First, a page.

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Author Topic: WOVO - Rostov-on-Don  (Read 1658 times)

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Offline Orchid

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Re: WOVO - Rostov-on-Don
« Reply #15 on: February 22, 2016, 01:13:02 PM »

Offline mhr7

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Re: WOVO - Rostov-on-Don
« Reply #16 on: February 22, 2016, 02:03:35 PM »
Quote
Katya makes a point of assuring me that I am not to leave a tip for the waitress. "It is not necessary, we do not do this."

It's actually not uncommon to leave a tip, no more than 10%. Women rarely tip, however. If I drank as much beer in front of my RW as you do, I wouldn't see her smile all night.  Sounds like you had a good time :thumbsup:
"The good thing about science is that it's true whether or not you believe in it." -- Neil DeGrasse Tyson

Offline Dr_Doom

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Re: WOVO - Rostov-on-Don
« Reply #17 on: February 22, 2016, 02:42:20 PM »
Saturday February 6

The curtains of the 3 dormer windows are still drawn, but there is a soft glow trickling down from the skylight to let me know morning has arrived. It is perhaps just after 0700, and with a bleary squint, I confirm this with the clock at the other end of the room. I am in no hurry whatsoever to leave this bed, warm naked woman next to me. I latch on and drift away.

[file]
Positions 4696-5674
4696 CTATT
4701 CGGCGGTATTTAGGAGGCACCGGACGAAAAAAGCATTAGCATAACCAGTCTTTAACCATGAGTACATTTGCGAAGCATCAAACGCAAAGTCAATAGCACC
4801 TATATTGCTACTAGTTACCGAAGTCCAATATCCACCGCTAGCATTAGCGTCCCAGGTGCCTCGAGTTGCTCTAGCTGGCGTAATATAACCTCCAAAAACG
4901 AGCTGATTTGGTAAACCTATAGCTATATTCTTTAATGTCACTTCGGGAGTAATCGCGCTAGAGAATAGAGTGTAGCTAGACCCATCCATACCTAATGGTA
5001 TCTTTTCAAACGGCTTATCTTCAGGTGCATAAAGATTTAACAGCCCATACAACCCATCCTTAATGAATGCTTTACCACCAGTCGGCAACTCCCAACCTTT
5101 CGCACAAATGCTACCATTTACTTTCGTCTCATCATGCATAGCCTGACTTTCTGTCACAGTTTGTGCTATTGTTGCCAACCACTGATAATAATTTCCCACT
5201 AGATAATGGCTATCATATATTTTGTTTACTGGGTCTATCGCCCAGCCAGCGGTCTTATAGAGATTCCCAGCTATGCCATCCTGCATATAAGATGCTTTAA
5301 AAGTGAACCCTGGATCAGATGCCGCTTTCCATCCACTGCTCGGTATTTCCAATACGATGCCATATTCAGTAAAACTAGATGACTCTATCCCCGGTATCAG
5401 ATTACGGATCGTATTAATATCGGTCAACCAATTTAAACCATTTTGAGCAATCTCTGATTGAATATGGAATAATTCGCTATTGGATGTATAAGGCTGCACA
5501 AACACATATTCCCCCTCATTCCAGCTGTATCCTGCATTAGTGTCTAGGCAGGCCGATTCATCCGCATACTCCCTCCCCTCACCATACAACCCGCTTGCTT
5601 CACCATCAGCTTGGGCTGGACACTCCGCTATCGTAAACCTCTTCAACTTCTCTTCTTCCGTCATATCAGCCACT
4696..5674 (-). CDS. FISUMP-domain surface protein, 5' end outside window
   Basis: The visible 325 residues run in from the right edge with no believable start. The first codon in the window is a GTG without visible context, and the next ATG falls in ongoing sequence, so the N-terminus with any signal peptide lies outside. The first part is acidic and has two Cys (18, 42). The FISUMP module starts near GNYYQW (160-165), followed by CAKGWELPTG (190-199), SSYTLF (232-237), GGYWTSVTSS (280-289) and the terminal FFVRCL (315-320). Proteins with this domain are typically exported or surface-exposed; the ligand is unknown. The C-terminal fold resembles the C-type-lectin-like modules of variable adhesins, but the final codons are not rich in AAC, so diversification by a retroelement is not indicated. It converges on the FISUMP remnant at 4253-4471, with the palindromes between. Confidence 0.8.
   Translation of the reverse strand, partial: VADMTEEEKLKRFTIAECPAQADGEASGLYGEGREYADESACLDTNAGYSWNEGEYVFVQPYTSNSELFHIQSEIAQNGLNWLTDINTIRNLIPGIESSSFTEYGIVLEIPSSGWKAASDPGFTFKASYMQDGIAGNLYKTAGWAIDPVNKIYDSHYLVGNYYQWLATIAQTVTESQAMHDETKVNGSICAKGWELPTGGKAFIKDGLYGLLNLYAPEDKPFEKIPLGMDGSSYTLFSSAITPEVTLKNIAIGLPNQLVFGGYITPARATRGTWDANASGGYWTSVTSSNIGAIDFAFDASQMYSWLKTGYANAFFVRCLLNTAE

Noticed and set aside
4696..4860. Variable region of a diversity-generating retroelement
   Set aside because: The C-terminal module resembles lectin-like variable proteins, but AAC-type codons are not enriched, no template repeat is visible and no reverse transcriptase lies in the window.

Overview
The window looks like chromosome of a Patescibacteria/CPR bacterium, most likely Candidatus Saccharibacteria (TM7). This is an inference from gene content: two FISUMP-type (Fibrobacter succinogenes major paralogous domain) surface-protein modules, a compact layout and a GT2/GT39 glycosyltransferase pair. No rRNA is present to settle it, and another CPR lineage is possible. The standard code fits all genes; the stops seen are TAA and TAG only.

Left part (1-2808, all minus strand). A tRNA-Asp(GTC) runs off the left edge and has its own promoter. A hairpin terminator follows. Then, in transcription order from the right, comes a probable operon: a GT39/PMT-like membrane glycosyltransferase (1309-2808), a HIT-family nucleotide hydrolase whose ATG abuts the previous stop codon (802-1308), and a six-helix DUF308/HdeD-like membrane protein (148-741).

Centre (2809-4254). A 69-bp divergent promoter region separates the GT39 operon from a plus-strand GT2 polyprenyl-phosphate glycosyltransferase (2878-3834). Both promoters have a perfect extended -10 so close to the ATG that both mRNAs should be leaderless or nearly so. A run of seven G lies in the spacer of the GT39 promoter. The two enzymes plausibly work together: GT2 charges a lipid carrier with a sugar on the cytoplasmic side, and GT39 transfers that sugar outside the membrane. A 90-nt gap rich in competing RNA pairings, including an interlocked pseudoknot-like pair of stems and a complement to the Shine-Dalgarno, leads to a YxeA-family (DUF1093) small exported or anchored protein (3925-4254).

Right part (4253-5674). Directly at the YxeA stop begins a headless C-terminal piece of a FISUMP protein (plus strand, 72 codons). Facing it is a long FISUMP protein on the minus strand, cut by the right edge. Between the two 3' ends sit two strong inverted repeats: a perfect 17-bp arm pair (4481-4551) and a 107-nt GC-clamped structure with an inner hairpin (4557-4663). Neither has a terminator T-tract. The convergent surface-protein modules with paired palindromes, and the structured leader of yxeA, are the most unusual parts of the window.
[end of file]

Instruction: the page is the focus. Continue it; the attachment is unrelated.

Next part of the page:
After repeating this process of waking, re-connecting, returning to sleep for a couple hours, we decide we should get motivated before such time as restaurants stop serving breakfast. She is completely at ease with her nudity, and rises from the bed, strides slowly to the washroom, giving me the coquette's smile over her shoulder. It is the long side of 1000 by the time we rejoin southern Russian society on the streets of Rostov-on-Don.

There is a light fall of damp, fat snowflakes today, and many people are using umbrellas. Every single umbrella is black. Most of the clothing people are wearing is black, or brown, dark blue or grey. I feel like I'm making a cameo in a 1930s black-and-white film. While not a crush of folk, this old section of the city is decidedly alive this Saturday morning. City workers busy removing the white skiff from the sidewalks, a pair of policemen here, another there, chatting. We amble hand-in-hand west on Bolshaya Sadovaya, parallel to the Don, stopping for photos a couple of times at this south end of Gorky Park. Vladimir Lenin, Maxim Gorky, some anonymous statues all stare with unflinching gravity, never smiling for the camera. This is Russia.

Coming to the major intersection with Budennovskiy, I experience for the first time an underground cross-walk, made necessary by the omnipresent low iron fencing separating pedestrian from motorist. The concrete stairwell leading us below the street reminds me of entering a subway station, except much wider, perhaps 12 feet, and there are a pair of shallow steel ramps for wheeled carts. Underground, it is like a miniature, cold shopping mall. Tiny glass-enclosed shops, barely large enough for the hawker and their wares, line either side of the subterranean halls, selling flea-market type items. Old ladies bundled for a nuclear winter huddled in their bunkers.